Interview with Steve Ince
Steve Ince joined Revolution few years after its foundation and stayed at the company of Charles Cecil for eleven years, up to its dissolution. So Blonde: Forgotten Island is his first adventure game since Broken Sword 3: The Sleeping Dragon.
# By J. Cadenas, P. García y V. Martínez |
Aventura y CÍA: Since you left Revolution you have tried to find your place in the genre, to carve out a path for yourself. How do you feel now that you are head of a whole project again?
Steve Ince: Well, I’m not sure if I’d call it “head” but, certainly, I did the story and the design script for So Blonde. It’s rather exciting, really, to be in this position because it’s so difficult these days to get into projects where you have quite a lot of creative freedom. But, at the same time, I’m really impressed with the team, the guys at Wizarbox, who put the game together over in Paris. They’re really talented people who worked very hard for the last year, because they’ve put the whole game together in less than a year; it’s very near to completion now. From very early stages to where we are now… it’s a lot of work in a relatively short time. In some respects I’m a kind of public face of the game. But the game couldn’t happen without the talent of the whole team, really, because they’re just so good. The surprising thing is that this is their first original title so the fact that they managed to do this in a year is wonderful, and it’s great to work with people who are very dedicated professionals. It’s kind of what we all dream of doing – to work on exciting projects with different talents. The backgrounds are wonderful, the characters are nicely drawn, the concepts are excellent, so I’ve used that as a basis to create the story and the game design. It’s been a lot of fun and hopefully that fun comes too to the players when they play.#imagen1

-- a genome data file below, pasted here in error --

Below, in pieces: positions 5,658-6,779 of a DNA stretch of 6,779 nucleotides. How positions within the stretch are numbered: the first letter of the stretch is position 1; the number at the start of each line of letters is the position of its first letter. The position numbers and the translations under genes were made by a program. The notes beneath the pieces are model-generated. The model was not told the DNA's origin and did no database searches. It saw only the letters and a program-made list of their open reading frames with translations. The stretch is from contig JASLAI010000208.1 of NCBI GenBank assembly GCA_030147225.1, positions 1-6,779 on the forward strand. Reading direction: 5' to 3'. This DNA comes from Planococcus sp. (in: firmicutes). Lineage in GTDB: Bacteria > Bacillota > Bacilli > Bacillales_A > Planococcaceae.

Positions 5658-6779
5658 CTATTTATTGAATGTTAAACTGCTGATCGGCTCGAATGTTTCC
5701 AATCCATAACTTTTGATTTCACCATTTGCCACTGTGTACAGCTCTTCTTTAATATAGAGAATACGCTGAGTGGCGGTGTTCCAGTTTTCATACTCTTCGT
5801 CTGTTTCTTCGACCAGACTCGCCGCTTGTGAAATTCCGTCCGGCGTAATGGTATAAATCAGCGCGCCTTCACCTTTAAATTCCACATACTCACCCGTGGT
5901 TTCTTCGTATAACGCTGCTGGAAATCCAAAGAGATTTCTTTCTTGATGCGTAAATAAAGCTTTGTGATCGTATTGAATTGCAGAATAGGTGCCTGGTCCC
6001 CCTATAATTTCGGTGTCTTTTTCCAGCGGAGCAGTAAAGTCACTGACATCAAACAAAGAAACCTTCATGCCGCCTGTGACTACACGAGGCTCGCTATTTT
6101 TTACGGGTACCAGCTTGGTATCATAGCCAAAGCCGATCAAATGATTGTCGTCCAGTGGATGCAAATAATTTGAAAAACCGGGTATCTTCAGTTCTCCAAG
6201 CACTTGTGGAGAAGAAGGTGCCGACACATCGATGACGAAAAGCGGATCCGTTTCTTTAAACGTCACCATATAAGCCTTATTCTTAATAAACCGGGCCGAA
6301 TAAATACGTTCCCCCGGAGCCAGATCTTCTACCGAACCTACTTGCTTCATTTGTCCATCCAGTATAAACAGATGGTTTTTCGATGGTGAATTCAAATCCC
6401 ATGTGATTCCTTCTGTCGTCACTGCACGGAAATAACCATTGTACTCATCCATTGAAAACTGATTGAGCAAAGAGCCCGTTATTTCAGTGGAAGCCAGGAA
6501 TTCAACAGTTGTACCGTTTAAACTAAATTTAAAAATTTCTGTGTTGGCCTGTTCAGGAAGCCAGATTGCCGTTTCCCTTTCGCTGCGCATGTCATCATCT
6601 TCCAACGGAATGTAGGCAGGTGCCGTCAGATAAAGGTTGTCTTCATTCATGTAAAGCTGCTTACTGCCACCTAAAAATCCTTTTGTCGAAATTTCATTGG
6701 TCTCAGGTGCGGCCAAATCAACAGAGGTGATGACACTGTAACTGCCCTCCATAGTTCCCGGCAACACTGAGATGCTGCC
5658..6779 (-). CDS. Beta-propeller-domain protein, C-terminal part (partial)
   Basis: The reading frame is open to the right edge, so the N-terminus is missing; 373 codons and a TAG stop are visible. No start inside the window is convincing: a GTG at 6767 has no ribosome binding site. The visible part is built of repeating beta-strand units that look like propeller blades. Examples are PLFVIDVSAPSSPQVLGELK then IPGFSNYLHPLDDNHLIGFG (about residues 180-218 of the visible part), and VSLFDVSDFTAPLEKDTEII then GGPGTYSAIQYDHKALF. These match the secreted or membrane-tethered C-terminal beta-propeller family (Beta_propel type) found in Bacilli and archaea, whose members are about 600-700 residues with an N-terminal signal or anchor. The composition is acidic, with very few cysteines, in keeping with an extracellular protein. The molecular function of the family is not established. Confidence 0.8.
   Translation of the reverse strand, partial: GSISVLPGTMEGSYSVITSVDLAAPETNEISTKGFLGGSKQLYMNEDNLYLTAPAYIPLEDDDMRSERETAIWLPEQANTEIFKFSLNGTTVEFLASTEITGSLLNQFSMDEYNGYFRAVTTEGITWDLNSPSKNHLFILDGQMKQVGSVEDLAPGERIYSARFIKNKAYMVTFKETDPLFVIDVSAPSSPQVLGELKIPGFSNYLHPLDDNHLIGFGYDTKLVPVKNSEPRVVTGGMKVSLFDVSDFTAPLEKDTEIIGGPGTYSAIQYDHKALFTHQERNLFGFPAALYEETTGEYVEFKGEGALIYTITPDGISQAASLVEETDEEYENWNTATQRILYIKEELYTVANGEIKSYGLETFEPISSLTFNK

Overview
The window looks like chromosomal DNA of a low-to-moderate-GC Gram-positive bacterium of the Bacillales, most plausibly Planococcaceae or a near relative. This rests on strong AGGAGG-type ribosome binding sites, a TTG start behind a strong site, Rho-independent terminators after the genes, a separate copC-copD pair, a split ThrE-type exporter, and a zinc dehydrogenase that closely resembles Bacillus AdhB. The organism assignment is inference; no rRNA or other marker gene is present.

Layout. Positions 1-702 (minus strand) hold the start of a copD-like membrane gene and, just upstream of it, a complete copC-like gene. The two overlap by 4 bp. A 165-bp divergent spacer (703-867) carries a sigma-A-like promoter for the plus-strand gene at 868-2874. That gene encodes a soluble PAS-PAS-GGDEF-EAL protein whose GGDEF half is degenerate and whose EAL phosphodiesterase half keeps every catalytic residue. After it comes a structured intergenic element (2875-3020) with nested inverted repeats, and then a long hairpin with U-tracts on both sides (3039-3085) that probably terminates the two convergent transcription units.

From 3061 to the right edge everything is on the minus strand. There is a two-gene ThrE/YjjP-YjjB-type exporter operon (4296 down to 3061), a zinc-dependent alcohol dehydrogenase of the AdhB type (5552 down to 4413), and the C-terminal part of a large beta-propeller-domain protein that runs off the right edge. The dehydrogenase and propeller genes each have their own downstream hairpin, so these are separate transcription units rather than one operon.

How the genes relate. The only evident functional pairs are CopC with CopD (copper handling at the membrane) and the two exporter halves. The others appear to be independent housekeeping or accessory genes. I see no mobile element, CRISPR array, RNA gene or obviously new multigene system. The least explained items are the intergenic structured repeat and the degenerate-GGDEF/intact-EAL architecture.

AyC: So Blonde is about a posh girl lost in a pirate island. What were your influences at the time of conceiving and developing the story?